A plane crashes on a tropical island populated by poplar bears, a scary smoke monster, and even scarier people
Best Episode ”Walkabout” (Airdate: Oct. 13, 2004) John Locke hunts boar and meets the Smoke Monster. And before the crash…he was in a wheelchair!
Worst Episode ”Whatever the Case May Be” (Jan. 5, 2005) WHAT’S IN THE CASE?! WHAT’S IN THE CASE?! Oh. It’s a toy airplane.
Once the surviving passengers of Oceanic Flight 815 cleaned off the blood and sand from their horrific crash landing on a South Pacific island, their traumatic journey truly began. Our disparate group of castaways, led by spinal surgeon Jack Shephard, discovered that help wasn’t coming for them (WTF? A 16-year-old looped distress signal in French?), but some kind of monster was. And the waves of weird kept washing ashore. Why is Jack seeing visions of his dead father? Why are Hurley’s lottery numbers popping up on the Island? Why are the Others, those creepy Islanders, trying to abduct pregnant Claire? Who’s this crazy lady claiming that the Others stole her baby? For every secret born of the Island, there was a flashback-framed mystery tucked into the pocket of one of our characters. Why was Kate running from the law? What painful truth was contained in Sawyer’s letter? And why is John Locke growing stronger and wiser? Much of the drama revolved around the castaways’ struggles to build a life on this cursed patch of paradise while figuring out a way to escape it (Oh no, someone torched the raft!). In the finale, we felt a chill as the Others snatched Walt (”We’re going to have to take the boy”) and a rush of wonder as the castaways blew open the mystery hatch with dynamite from the Black Rock ship marooned in the jungle. The reveal? A broken ladder leading down into…gotta wait till next season? C’mon!
Biggest Revelation The monster! The Hatch! The numbers! The Others! Take your pick.
Moment That Tested Our Faith There’s shrewd stalling. Then there’s Claire’s amnesia.
Season 1 MVP Jack Shephard
From the moment the series began, with that first image of Jack’s opening eye, we looked to the good doctor to take charge. Whether this daddy-issues-laden soul wanted the job was another question. Still, when it came time to go fist to fist with an Other or set up a makeshift trauma room to try to save one of his own, Jack was the guy (at least in season 1) you most wanted on your side.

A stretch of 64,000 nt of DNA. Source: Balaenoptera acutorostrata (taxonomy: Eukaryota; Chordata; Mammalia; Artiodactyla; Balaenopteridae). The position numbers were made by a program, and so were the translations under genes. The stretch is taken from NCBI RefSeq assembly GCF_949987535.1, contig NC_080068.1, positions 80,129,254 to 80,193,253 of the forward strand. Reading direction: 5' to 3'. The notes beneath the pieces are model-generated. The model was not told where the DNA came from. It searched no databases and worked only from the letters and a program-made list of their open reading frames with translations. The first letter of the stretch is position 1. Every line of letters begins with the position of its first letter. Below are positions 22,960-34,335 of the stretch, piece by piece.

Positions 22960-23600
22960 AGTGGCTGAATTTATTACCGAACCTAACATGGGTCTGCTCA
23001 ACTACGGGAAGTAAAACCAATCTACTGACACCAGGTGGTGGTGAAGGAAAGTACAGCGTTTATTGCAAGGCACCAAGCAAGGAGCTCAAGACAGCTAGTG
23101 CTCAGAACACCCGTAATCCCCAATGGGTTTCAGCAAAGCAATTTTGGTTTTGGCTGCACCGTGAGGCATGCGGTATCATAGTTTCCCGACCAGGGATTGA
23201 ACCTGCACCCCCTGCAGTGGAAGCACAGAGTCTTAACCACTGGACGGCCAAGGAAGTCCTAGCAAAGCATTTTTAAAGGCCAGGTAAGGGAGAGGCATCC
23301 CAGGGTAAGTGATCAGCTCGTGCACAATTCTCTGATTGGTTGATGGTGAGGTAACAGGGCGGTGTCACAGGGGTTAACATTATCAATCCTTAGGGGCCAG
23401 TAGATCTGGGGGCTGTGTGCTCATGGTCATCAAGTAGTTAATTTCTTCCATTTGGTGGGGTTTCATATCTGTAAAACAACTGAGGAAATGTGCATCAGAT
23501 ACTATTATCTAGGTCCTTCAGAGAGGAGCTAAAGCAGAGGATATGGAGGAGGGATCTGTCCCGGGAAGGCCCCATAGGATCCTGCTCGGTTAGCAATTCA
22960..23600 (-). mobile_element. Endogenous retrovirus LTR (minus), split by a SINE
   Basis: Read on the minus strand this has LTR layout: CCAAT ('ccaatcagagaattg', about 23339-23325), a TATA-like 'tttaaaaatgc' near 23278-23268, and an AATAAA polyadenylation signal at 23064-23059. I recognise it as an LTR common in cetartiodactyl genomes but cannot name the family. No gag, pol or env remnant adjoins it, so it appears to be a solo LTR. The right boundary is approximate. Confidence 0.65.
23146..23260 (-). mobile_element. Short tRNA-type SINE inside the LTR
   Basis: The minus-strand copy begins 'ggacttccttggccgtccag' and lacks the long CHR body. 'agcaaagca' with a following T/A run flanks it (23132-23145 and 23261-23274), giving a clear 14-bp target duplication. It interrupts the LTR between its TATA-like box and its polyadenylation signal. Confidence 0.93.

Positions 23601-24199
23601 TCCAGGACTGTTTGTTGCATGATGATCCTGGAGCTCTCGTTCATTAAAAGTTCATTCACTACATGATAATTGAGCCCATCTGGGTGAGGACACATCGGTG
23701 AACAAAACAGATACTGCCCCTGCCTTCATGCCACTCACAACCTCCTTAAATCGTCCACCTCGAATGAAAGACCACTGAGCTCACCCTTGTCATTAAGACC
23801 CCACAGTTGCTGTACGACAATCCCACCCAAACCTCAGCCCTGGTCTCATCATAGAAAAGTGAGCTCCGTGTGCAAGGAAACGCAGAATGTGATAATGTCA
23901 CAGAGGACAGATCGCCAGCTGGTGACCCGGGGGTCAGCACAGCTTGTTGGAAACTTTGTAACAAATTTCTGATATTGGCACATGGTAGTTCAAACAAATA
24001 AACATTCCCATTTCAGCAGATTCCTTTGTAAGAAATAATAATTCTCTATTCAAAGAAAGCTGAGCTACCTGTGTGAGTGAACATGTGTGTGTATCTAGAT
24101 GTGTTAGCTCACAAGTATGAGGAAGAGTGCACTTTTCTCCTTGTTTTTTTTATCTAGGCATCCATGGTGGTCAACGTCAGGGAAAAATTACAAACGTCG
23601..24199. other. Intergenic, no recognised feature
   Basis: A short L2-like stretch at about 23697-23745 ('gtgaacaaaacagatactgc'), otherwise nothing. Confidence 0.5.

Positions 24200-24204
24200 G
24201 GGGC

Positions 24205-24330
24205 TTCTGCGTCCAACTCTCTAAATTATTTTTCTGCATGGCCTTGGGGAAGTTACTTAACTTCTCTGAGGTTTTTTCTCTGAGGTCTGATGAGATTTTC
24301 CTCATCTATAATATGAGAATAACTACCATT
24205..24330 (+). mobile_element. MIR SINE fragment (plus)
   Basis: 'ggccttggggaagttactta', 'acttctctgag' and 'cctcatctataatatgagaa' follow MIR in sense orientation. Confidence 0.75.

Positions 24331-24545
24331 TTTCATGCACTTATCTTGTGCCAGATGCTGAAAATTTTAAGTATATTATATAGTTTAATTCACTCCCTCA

Season Grade A — Dan Snierson
So who are these tailies? Plus: Numbers, numbers everywhere, and the introduction of one formidable foe — Flight 815 survivors, meet Benjamin Linus
Best Episode ”Man of Science, Man of Faith” (Sept. 21, 2005) This premiere ep goes down the much-discussed Hatch.
Worst Episode ”Adrift” (Sept. 28, 2005) A flashback to (yawn) Michael’s custody battle, and a huge letdown after the premiere.
After blowing open the Hatch and finding a guy named Desmond living inside, the survivors began unraveling the much larger enigma beneath that door in the jungle floor: the Dharma Initiative. This communal research project dating back to the 1970s seemed to encompass a broad swath of scientific disciplines, from psychology to electromagnetism to zoology, according to training films in the Hatch. More specifically, Dharma had Desmond convinced he must enter the magic numbers — 4, 8, 15, 16, 23, 42 — into a computer every 108 minutes to stop the station from blowing up. Whether or not this was truly necessary was the subject of much faith-versus-reason debate for John Locke. Turned out (oops!) it was necessary — which we found out after the thing blew to bits in the finale.
Of course, along the way, there were complications on all fronts. The original survivors reunited with the tail-section passengers, who’d been fighting for their own existence across the Island under the leadership of scrappy ex-cop Ana Lucia. The merging of the tribes brought some good (drug dealer-turned-priest Mr. Eko; Rose’s long-lost husband, Bernard), some bad (Shannon was accidentally shot by Ana Lucia), and some debatable (the relatively useless Libby). The Others were a confusing threat (what was with all the swiping of kids and sneaking around the jungle?) — led by a shifty guy named Ben Linus, who first identified himself as waylaid ballooner Henry Gale. The mind games came to a head when the Others manipulated Michael into shooting Ana Lucia and Libby, then bringing Jack, Kate, Sawyer, and Hurley to their camp under the guise of ”rescuing” Walt. By season’s end, Walt and Michael were sailing off to safety; the Others were holding Jack, Kate, and Sawyer prisoner; and Hurley was set free to report back to his fellow survivors.
Biggest Revelation A finale scene in which scientists in a far-off research station located the Island for Penny Widmore, Desmond’s onetime ladylove.
Moment that Tested Our Faith When Ana Lucia died, and we barely cared.
Season 2 MVP Benjamin Linus
The first hint of what this Island was really about came in the form of ”Henry Gale,” a.k.a. Ben posing as a marooned hot-air-balloon pilot — and morphing into a slippery villain who’d make the survivors look back on their harrowing plane crash as the good old days.
Season Grade A- — Jennifer Armstrong